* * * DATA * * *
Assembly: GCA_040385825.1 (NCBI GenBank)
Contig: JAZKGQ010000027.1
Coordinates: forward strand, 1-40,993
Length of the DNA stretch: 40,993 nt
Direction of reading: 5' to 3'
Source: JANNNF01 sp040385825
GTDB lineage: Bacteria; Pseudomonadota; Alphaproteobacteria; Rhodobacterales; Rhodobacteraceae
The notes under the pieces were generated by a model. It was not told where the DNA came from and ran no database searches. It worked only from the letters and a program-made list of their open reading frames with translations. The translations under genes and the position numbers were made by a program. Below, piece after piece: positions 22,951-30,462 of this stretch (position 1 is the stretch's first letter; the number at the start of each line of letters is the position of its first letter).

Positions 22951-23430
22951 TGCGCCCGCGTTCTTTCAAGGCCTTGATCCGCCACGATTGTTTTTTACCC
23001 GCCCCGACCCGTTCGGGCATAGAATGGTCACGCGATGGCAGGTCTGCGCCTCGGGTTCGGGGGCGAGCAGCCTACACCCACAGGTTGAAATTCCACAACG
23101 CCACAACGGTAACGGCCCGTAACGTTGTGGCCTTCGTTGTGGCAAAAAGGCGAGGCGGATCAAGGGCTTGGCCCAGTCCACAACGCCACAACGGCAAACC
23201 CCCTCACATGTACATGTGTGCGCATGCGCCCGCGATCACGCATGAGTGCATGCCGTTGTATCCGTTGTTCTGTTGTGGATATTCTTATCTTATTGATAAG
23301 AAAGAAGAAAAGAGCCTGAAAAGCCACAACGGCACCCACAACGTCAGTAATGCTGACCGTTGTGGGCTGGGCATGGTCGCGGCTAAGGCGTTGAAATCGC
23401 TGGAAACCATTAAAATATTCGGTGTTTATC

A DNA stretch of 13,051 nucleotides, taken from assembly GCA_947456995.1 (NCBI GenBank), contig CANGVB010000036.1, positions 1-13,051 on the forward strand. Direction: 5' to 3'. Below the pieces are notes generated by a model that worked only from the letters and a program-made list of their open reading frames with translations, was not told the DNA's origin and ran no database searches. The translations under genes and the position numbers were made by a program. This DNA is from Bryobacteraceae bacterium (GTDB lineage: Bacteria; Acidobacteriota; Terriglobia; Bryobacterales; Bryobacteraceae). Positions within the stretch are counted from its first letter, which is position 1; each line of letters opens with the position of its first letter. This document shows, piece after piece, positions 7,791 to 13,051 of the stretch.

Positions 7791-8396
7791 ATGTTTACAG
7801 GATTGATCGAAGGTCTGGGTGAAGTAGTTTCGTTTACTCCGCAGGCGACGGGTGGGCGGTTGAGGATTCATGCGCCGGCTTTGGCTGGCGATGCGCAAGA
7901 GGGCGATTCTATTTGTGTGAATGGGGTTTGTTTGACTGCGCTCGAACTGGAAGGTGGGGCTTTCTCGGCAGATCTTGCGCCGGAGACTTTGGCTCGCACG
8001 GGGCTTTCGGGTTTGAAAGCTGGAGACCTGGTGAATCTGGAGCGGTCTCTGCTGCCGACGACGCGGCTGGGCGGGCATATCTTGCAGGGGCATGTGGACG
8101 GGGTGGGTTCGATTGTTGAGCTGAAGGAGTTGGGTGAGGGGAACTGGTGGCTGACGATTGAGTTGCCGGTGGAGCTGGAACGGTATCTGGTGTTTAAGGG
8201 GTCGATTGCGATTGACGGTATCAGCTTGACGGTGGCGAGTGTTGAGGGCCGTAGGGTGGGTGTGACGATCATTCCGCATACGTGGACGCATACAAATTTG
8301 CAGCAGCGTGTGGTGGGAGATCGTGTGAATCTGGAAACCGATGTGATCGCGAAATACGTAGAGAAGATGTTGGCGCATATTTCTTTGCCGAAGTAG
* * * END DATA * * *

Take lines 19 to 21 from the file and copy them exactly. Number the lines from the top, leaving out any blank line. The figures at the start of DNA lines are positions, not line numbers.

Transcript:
7801 GATTGATCGAAGGTCTGGGTGAAGTAGTTTCGTTTACTCCGCAGGCGACGGGTGGGCGGTTGAGGATTCATGCGCCGGCTTTGGCTGGCGATGCGCAAGA
7901 GGGCGATTCTATTTGTGTGAATGGGGTTTGTTTGACTGCGCTCGAACTGGAAGGTGGGGCTTTCTCGGCAGATCTTGCGCCGGAGACTTTGGCTCGCACG
8001 GGGCTTTCGGGTTTGAAAGCTGGAGACCTGGTGAATCTGGAGCGGTCTCTGCTGCCGACGACGCGGCTGGGCGGGCATATCTTGCAGGGGCATGTGGACG